Opioid Crisis and the Workforce: A Firsthand Perspective

The opioid crisis has far-reaching impacts in both the United States and Canada, including the workforce.

John S. Gaal, Ed.D., director of training for St. Louis-Kansas City Carpenters Regional Council, saw firsthand the impact opioid abuse has had on the construction industry and has spent the last two years researching the crisis. In a special feature in the July issue of Benefits Magazine,Perspectives on the Opioid Crisis and the Workforce,” Gaal offered his own take on the crisis and interviewed four experts from the U.S. and Canada. They offer their views on how the crisis started and strategies to treat and prevent the spread of opioid use disorder (OUD).

Opioid Crisis and the Workforce: A Firsthand Perspective

Mental Health, Chronic Pain and the Opioid Crisis

One in three people with depression struggles with substance abuse, explained Joseph Ricciuti, co-founder of Mental Health International and president and CEO of SEB Benefits and HR Consulting Inc. in Toronto, Ontario. Mental illness and chronic pain can exist as dual conditions, and disorders such as depression and anxiety can present both before and after the onset of pain.

“When mental health issues and chronic pain include a pharmacology treatment plan, there is a risk of drug dependency and/or an adverse drug reaction, which creates a volatile environment for abuse and illegal use.”

Strategies for Addressing OUD

OUD is a brain disease, which means that someone does not choose to become addicted, said Jenny Armbruster, director of community services for the National Council for Alcoholism and Drug Abuse (NCADA). “Substance use disorder has no boundaries and can happen to anyone. Stopping is not just about willpower,” she said.

Armbruster recommended that prevention efforts begin early, with consistent education to young people, parents and others. Physicians also should talk with patients about the dangers of misuse and should prescribe low amounts of opioid medication. In addition, the current best practice for treatment of OUD includes the use of medication-assisted treatment along with traditional methods such as counseling and social supports.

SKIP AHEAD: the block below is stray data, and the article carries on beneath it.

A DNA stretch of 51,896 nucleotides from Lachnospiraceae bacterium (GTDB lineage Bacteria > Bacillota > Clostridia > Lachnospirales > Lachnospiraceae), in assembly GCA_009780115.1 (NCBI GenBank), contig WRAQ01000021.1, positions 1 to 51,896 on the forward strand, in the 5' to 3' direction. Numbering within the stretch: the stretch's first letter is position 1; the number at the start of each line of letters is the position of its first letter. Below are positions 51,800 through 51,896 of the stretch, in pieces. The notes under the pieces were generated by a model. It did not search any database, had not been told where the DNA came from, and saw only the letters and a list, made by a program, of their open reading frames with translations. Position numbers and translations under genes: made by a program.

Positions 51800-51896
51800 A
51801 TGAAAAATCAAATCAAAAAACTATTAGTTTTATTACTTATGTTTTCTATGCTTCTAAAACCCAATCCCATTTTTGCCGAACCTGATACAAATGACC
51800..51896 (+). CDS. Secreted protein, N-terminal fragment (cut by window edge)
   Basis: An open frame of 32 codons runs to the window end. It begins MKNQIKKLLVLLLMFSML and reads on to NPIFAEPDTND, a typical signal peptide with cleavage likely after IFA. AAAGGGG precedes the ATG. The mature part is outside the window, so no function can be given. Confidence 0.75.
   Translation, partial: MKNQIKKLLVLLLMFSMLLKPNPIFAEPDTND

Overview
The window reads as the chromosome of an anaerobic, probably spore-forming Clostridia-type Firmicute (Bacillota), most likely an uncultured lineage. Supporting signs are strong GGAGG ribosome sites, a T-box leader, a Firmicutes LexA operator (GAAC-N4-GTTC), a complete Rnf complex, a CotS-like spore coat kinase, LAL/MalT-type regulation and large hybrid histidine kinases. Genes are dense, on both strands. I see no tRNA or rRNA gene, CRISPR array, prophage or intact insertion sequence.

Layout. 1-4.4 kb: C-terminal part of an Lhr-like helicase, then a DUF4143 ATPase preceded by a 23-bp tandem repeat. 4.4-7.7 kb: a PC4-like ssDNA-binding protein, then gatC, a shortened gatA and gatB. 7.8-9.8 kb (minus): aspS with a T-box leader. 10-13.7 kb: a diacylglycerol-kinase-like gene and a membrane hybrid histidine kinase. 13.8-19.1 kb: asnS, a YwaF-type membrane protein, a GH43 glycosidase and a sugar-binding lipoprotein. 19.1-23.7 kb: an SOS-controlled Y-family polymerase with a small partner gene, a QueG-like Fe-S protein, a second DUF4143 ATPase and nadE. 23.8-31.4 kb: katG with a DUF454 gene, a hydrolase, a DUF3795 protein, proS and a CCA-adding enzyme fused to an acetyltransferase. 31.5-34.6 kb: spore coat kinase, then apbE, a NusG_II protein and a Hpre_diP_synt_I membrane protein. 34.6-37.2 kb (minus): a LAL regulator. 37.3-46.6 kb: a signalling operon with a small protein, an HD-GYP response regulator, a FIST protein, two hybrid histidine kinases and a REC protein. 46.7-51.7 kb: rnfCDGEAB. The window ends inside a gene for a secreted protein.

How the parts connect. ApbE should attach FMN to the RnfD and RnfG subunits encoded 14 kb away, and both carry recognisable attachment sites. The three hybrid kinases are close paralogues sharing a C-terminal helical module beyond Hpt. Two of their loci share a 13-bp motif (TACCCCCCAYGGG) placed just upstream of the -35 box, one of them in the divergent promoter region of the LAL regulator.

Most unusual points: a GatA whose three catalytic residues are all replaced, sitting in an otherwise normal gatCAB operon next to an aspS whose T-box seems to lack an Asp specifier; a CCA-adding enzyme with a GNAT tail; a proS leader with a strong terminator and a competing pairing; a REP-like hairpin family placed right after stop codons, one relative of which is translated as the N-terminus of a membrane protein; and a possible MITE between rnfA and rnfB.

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A Hands-On Canadian Perspective

Members of the British Columbia Government and Service Employees’ Union (BCGEU) in Vancouver, British Columbia witness the opioid crisis in their roles as workers in shelters in Vancouver as well as in their positions as social workers, librarians, trades instructors, sheriffs and correction officers, explained Paul Finch, BCGEU treasurer. The shelter workers “are often equipped and trained with naloxone kits for rapid overdose response. These workers administer critical life-saving aid, sometimes up to a dozen times a day.”

As a result, the union has designed comprehensive occupational health and safety training materials that include discussions of post-traumatic stress disorder (PTSD), trauma and harm reduction.

A Hands-On U.S. Perspective

“OUD not only destroys opioid users, but it often destroys the families caring for them,” said Don Willey, business manager of the Laborers’ International Union of North America (LiUNA) Local 110 in St. Louis, Missouri. “An employer may be a caregiver dealing with a loved one struggling with OUD and on many occasions will experience a concept known as presenteeism. So employers can’t isolate the effects of this problem with a drug-testing program alone.”

Willey described efforts by the union’s health and welfare fund to address the crisis as well as other union education programs and efforts in the community to address treatment options.

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Closing Thoughts From Gaal

“When it comes to OUD, the one thing that seems to be clear is that no silver bullet exists to overcome the opioids/heroin crisis,” Gaal wrote. However, there are ways health care providers, employers and unions may address the problem.

Strategies include new approaches to pain management, analyzing claims data to detect potential drug problems and limiting pain medication, among others. Finally, Gaal highlighted an eight-hour certification course called Mental Health First Aid that can help supervisors and peers identify employees who may require counseling before they turn to masking their problems with addictive substances.

Read the full article  “Perspectives on the Opioid Crisis and the Workforce” in the July issue of Benefits Magazine.

 

Kathy Bergstrom, CEBS
Kathy Bergstrom, CEBS
Senior Editor, Publications, at the International Foundation

 

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